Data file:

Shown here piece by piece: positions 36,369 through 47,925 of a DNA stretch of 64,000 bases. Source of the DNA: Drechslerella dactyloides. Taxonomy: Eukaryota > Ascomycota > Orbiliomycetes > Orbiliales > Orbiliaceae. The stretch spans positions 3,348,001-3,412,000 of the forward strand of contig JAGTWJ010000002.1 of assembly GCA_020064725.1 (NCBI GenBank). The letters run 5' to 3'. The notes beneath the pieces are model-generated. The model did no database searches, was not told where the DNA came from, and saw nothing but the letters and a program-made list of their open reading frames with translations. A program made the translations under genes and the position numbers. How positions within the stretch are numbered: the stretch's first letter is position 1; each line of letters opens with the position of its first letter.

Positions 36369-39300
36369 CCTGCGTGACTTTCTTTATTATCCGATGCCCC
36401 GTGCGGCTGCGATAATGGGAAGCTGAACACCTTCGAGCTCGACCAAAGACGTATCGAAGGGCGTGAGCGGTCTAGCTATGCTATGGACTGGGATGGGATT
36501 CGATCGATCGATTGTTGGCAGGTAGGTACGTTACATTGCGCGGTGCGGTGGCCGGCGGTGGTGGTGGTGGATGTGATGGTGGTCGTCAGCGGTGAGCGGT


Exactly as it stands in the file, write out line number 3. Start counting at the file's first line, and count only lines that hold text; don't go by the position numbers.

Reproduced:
36369 CCTGCGTGACTTTCTTTATTATCCGATGCCCC